“Drowsy driving is a significant cause of traffic crashes, with fatigue a factor in more than 100,000 crashes every year," says David Reich of the National Road Safety Foundation.
The National Highway Traffic Safety Administration estimates that fatigue-related crashes result in at least 1,500 deaths, 71,000 injuries and $12.5 billion in monetary losses each year.
Drowsy driving crashes often result in serious injuries. They often involve a single vehicle leaving the roadway, where the dozing driver does not attempt to take corrective action to avoid a crash. "Drowsy driving is as dangerous as drunk driving, in terms of the risk of serious injury or death to the driver and passengers,” adds Reich.
Studies show more than 60 percent of U.S. motorists have driven while fatigued, and nearly 37 percent admit to having fallen asleep at the wheel. At highway speeds, a driver who dozes for only four or five seconds can travel more than the length of a football field, crossing into oncoming traffic or off the road and into a tree.
Drowsy driving is especially prevalent among teens, who tend to keep late hours and think they can function on minimal sleep. Teens actually require more sleep than adults, experts say.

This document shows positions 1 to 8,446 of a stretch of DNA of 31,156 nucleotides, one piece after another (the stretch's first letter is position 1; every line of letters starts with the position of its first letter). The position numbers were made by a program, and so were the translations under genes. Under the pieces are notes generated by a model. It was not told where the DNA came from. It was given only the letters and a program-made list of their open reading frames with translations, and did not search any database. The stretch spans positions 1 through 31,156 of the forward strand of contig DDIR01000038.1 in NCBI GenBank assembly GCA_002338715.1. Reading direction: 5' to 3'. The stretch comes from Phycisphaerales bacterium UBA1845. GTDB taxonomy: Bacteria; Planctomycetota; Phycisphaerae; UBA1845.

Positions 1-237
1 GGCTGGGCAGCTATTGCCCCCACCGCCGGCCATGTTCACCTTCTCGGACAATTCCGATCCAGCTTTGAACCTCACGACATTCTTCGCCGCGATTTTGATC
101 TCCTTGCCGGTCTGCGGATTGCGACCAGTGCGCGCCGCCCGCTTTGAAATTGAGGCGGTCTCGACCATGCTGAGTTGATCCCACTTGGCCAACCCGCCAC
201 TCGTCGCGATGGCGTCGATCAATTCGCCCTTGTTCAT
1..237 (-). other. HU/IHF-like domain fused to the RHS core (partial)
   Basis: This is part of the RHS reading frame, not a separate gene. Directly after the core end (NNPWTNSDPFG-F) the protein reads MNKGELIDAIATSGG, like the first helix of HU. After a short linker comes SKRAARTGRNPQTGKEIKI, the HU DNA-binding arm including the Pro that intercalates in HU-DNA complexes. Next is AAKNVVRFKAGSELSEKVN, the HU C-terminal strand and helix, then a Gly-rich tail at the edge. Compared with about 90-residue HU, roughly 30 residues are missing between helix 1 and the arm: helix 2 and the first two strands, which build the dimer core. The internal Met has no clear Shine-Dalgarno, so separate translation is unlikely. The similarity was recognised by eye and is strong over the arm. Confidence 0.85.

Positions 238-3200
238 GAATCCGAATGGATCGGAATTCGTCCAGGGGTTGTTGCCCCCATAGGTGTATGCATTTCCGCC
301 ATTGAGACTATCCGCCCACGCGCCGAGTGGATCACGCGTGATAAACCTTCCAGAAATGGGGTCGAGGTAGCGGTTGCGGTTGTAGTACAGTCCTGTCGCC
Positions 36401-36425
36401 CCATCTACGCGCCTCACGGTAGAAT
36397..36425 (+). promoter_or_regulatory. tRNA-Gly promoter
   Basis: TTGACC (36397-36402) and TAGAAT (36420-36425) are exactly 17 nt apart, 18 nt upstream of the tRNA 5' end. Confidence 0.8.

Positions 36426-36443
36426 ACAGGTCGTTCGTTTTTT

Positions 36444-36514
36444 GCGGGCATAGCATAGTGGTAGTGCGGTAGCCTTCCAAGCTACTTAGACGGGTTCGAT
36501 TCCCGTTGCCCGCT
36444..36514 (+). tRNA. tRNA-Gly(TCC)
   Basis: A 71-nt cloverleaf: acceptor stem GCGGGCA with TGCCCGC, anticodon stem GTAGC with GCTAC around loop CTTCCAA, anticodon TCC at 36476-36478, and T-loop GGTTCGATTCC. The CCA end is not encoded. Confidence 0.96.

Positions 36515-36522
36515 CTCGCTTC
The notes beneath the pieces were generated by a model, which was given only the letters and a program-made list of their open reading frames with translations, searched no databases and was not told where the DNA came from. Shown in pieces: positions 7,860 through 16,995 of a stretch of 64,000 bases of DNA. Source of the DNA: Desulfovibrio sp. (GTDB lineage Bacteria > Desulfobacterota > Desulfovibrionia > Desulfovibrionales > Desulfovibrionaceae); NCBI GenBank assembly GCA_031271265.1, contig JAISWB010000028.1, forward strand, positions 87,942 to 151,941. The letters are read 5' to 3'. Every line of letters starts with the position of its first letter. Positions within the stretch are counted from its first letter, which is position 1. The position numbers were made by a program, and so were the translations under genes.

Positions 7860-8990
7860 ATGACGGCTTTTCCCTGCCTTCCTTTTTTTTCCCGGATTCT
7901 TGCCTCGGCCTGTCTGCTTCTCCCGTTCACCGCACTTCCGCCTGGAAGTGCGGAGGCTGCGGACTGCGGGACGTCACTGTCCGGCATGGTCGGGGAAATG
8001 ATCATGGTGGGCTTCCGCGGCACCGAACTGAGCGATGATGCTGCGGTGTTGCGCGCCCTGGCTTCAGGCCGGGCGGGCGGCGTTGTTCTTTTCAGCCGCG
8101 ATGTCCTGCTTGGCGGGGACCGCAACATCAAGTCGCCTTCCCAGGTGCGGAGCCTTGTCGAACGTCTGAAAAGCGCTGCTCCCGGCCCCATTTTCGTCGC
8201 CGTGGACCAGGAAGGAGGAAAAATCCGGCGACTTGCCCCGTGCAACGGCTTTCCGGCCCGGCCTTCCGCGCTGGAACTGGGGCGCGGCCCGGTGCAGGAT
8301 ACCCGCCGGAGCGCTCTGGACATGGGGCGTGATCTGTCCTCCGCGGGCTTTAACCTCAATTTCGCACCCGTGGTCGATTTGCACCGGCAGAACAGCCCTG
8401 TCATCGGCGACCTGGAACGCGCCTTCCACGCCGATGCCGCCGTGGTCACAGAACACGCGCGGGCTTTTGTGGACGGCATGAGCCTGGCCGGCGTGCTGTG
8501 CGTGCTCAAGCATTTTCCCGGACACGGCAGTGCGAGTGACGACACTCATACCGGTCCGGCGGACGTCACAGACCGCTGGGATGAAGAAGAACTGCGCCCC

The National Road Safety Foundation urges drivers to be alert to these signs of drowsiness while driving:
Difficulty focusing, frequent blinking, rubbing eyes
Daydreaming or not remembering the last few miles driven
Head snaps and yawning
Drifting out of your lane, tailgating or hitting rumble strips
If you experience any of these warning signs, pull over safely and take a break. Have a cup of coffee or a caffeinated snack or take a 20-minute nap. Allow 30 minutes for caffeine to enter your bloodstream. Never drink alcohol before driving and know if any medications you take might induce drowsiness.
"Don't try to tough it out," says Reich. "Fatigue can force you into 'micro-sleeps' lasting several seconds, which can have devastating results. We've seen too many examples of people trying to make it those last few miles, only to crash down the block from home."
The National Road Safety Foundation, celebrating 50 years, has produced films and teaching materials that have been used to train millions of young drivers about the dangers of drinking and driving, speeding, aggressive driving and distracted driving. To download or receive a free copy of the Foundation’s program on drowsy driving, "Almost Home," and other free driver education programs dealing with distracted driving, drinking and driving and other topics, visit the NRSF website at www.nrsf.org.
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